One of the biggest changes that businesses have had to adapt to in the 21st century is the way that social media has changed the way they people interact with and form opinions about brands.
Chris Fitzsimons, roofing contractor and owner of Easton Roofing, has spent the past two decades earning a solid reputation in Massachusetts. But now, after just one misinformed Facebook post from the Mansfield Police Department his reputation, and the reputation of the company he has worked so hard to build, has been tainted.
The saga began on just over a week ago on Tuesday when Fitzsimons received a text message from a friend who said there was a post on Facebook about his business and that he needed to see it right away.. After he logged in, what he saw nearly took his breath away. “I went on there, I looked at it, and I was like, ‘what the hell is going on?’” Fitzsimons said.
On the facebook page for the Mansfield Police Department was a post that began with the phrase “Can anyone recommend a terrible contractor?” and included images of lawn signs from eight contractors, including Easton Roofing. While the post was meant to draw the public’s attention the dangers of hiring unlicensed contractors and protect them from being scammed, it has wound up shining a negative light on an unrelated and completely legitimate business.
Fitzsimons is both insured and licensed as a roofing contractor, and he runs a legitimate business and carries all of the requisite licensing, certification, and insurance that are required by state and local authorities. Understandably, he was shocked to see that he was being lumped in with these other companies, and was even more surprised that it was the police who were making such an allegation.
He went to the police station immediately on the night he discovered the post hoping he would be able to get things sorted out, but they told him that they would only take it down pending an investigation. By that time, however, the damage was already done. He said the post had “spread like a virus,” and was shared hundreds of times before it was removed.
The next day, the police concluded the investigation they promised in conjunction with the Massachusetts Executive Office of Labor and Workforce Development. This resulted in the police dept. removing the post, and issuing an apology to Fitzsimons.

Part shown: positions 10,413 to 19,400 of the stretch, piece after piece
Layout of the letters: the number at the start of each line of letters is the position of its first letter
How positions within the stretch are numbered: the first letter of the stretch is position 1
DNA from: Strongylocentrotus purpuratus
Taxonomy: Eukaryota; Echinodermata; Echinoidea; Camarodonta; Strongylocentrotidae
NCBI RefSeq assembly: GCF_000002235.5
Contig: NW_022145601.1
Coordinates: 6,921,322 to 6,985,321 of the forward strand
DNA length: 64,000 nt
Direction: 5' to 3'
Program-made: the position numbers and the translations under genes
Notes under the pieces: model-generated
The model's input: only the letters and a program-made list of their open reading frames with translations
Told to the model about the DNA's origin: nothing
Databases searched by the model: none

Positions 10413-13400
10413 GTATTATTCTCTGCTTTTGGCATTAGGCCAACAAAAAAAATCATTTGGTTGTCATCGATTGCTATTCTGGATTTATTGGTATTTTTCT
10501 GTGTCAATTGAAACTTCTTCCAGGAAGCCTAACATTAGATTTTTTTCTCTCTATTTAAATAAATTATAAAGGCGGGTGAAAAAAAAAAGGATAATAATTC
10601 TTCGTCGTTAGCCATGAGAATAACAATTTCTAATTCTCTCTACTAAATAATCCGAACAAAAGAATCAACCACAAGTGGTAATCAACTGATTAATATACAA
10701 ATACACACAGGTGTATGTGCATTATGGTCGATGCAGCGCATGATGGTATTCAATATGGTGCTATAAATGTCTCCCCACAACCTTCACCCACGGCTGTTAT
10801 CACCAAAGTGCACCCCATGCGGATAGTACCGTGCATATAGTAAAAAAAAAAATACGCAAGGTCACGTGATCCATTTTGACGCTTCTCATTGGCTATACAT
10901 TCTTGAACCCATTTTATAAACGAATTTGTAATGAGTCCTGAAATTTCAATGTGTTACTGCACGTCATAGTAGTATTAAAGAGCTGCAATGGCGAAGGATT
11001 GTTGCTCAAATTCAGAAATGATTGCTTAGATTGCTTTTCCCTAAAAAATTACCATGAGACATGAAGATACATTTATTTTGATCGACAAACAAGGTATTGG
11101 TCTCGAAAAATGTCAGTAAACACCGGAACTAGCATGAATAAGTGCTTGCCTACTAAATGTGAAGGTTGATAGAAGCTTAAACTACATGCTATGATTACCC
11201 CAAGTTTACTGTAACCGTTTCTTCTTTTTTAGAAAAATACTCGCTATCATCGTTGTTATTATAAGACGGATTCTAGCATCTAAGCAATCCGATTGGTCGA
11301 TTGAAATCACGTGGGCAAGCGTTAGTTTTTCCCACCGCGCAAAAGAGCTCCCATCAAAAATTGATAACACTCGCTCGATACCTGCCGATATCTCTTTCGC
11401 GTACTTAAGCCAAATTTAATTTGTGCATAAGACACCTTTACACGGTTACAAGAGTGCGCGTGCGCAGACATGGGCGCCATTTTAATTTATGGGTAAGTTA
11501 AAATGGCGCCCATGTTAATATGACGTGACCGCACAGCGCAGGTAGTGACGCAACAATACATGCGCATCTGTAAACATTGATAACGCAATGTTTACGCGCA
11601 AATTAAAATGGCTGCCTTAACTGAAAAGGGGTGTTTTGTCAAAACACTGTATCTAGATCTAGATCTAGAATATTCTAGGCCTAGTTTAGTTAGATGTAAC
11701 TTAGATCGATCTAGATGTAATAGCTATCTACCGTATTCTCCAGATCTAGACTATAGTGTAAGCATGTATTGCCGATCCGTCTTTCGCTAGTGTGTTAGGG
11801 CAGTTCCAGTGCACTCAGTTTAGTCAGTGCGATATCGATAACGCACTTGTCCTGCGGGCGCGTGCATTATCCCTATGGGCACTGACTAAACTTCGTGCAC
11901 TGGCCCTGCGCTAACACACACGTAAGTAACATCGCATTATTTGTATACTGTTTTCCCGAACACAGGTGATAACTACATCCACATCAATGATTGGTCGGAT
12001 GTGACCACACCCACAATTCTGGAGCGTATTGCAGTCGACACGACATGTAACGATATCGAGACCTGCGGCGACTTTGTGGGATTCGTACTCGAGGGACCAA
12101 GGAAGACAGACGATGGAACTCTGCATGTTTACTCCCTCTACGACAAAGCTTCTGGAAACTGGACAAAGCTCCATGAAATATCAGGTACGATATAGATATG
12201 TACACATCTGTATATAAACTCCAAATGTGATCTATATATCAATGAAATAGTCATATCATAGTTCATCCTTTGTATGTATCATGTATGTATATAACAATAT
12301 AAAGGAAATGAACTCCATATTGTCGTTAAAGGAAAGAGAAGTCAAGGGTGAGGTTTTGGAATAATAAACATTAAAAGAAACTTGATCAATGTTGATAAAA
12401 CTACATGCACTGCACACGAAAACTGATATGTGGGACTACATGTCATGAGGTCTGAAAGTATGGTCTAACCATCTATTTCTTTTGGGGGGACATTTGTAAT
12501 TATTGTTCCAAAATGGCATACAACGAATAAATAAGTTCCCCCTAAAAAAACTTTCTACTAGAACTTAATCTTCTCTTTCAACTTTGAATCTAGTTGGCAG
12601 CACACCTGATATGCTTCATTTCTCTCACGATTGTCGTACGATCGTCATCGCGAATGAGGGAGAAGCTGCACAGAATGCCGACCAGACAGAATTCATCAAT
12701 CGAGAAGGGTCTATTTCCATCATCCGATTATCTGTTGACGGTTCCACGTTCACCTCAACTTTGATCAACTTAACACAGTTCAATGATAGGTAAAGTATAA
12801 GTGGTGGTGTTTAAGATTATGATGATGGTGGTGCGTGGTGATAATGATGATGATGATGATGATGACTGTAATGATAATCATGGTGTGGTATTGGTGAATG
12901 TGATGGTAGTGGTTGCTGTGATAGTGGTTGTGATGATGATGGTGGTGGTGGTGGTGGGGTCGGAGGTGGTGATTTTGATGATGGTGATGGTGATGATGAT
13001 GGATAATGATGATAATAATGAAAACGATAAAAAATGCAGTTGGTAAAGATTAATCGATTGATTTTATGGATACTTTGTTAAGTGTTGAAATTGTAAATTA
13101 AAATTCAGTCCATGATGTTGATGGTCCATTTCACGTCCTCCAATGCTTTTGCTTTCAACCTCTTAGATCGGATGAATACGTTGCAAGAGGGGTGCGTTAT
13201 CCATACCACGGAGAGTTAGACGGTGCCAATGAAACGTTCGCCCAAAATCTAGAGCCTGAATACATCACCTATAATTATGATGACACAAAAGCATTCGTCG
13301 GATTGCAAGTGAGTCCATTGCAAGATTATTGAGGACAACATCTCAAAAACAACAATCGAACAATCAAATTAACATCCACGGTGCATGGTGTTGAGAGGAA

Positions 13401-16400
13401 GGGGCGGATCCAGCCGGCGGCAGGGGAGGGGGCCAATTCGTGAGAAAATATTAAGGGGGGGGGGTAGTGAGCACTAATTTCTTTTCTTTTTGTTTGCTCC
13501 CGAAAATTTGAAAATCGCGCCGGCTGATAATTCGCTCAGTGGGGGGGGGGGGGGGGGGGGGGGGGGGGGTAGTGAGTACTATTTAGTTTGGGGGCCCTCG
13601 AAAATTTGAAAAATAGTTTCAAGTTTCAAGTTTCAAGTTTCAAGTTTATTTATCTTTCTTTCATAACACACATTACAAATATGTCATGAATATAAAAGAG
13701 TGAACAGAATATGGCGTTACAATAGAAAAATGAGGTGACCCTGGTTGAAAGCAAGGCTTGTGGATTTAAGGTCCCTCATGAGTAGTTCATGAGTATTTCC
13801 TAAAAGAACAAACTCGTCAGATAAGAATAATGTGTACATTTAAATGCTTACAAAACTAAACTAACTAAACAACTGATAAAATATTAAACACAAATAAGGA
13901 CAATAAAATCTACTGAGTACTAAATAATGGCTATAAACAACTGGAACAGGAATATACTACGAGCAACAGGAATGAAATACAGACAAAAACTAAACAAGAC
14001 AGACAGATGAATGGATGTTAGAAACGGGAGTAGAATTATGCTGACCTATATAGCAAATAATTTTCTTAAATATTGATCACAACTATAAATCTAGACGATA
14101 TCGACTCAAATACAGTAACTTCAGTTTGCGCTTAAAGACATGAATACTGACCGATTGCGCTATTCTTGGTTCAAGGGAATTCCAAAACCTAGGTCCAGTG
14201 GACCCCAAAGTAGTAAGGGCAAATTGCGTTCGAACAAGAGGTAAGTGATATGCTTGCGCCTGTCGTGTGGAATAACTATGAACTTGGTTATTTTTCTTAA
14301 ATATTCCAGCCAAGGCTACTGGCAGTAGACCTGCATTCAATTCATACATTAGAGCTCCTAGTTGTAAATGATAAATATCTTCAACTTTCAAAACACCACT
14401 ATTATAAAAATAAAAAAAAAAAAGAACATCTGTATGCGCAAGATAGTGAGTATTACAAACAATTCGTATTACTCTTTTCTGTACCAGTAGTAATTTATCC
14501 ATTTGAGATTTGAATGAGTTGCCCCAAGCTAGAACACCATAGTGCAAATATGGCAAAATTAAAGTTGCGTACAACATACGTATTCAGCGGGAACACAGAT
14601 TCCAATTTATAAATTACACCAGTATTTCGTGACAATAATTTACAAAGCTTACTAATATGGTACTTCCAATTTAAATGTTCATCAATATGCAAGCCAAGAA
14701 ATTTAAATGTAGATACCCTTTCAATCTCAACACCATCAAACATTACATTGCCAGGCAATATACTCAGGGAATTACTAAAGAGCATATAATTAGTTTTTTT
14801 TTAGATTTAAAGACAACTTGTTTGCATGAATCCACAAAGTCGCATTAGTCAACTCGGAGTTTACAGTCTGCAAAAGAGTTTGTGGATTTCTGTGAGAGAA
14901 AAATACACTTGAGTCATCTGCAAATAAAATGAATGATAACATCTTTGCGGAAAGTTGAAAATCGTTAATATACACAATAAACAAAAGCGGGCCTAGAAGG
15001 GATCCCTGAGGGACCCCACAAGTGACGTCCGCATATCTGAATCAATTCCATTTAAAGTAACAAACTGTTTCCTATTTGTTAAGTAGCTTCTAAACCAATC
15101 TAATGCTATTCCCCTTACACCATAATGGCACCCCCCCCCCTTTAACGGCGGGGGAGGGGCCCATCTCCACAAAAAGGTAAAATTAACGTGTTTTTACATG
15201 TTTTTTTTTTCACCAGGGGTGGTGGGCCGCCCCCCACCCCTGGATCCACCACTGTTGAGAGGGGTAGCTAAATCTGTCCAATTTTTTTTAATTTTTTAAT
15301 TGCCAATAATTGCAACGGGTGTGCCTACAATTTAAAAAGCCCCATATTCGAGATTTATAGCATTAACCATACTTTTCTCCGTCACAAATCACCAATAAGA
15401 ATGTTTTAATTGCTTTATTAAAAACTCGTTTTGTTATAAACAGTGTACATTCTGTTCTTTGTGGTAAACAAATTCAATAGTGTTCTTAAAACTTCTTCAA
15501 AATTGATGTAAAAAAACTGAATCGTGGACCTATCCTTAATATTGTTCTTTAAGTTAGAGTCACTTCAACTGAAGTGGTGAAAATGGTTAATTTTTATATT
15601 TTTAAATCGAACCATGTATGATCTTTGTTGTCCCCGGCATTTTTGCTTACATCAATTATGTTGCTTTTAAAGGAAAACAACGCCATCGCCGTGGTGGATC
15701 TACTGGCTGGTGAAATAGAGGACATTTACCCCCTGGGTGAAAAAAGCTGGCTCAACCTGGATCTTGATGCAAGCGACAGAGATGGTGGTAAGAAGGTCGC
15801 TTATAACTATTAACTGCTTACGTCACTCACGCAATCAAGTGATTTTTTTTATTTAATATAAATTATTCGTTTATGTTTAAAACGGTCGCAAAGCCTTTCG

In a Facebook post published Oct. 16, the Mansfield police issued a retraction, stating it confirmed Easton Roofing is a legitimate contractor and apologized for “misleading the public into thinking that Easton Roofing is not a legitimate business.”
“You work hard, you work 10-12 hour days, you get your business going and you’re supporting your family, and in a few clicks someone can destroy a whole reputation,” Fitzsimons said. “That just kills you …I work in small residential communities in Massachusetts, and most of my jobs are referrals,” Fitzsimons said. “But now when people think of Easton Roofing, it’s the first thing they think of — they may just skip over Easton Roofing and get estimates from five other guys.”
Founded in 1994, Easton Roofing was founded in 1994 and have completed hundreds of jobs, including residential work as well as prominent projects for the state and institutes like Stonehill College. On Google, its 36 reviews total 4.9 out of five stars. Fitzsimons himself still goes onto roofs with his 30 other workers to build and restore roofs, but for now, only time will tell whether he will be able to completely rebuild his reputation.
The upside for Fitzsimons and Easton Roofing is that, when the Facebook post went live, he received multiple calls from past clients who said they didn’t believe it was real. While the post damaged his reputation, no untrue social post can erase the tremendous amount of goodwill he has earned after serving his community so well for so long.
“A lot of the feedback I got was very positive from past customers who know me by my reputation,” Fitzsimons said. “The best way to protect a reputation is to start off with a good reputation and go from there. That comes from hard work and doing things the right way.” The takeaway for other businesses is to always provide the highest level of service to your customers, and work hard to earn good will, trust, and respect in the communities you serve. You really never know when you will need to “cash in” on this valuable resource.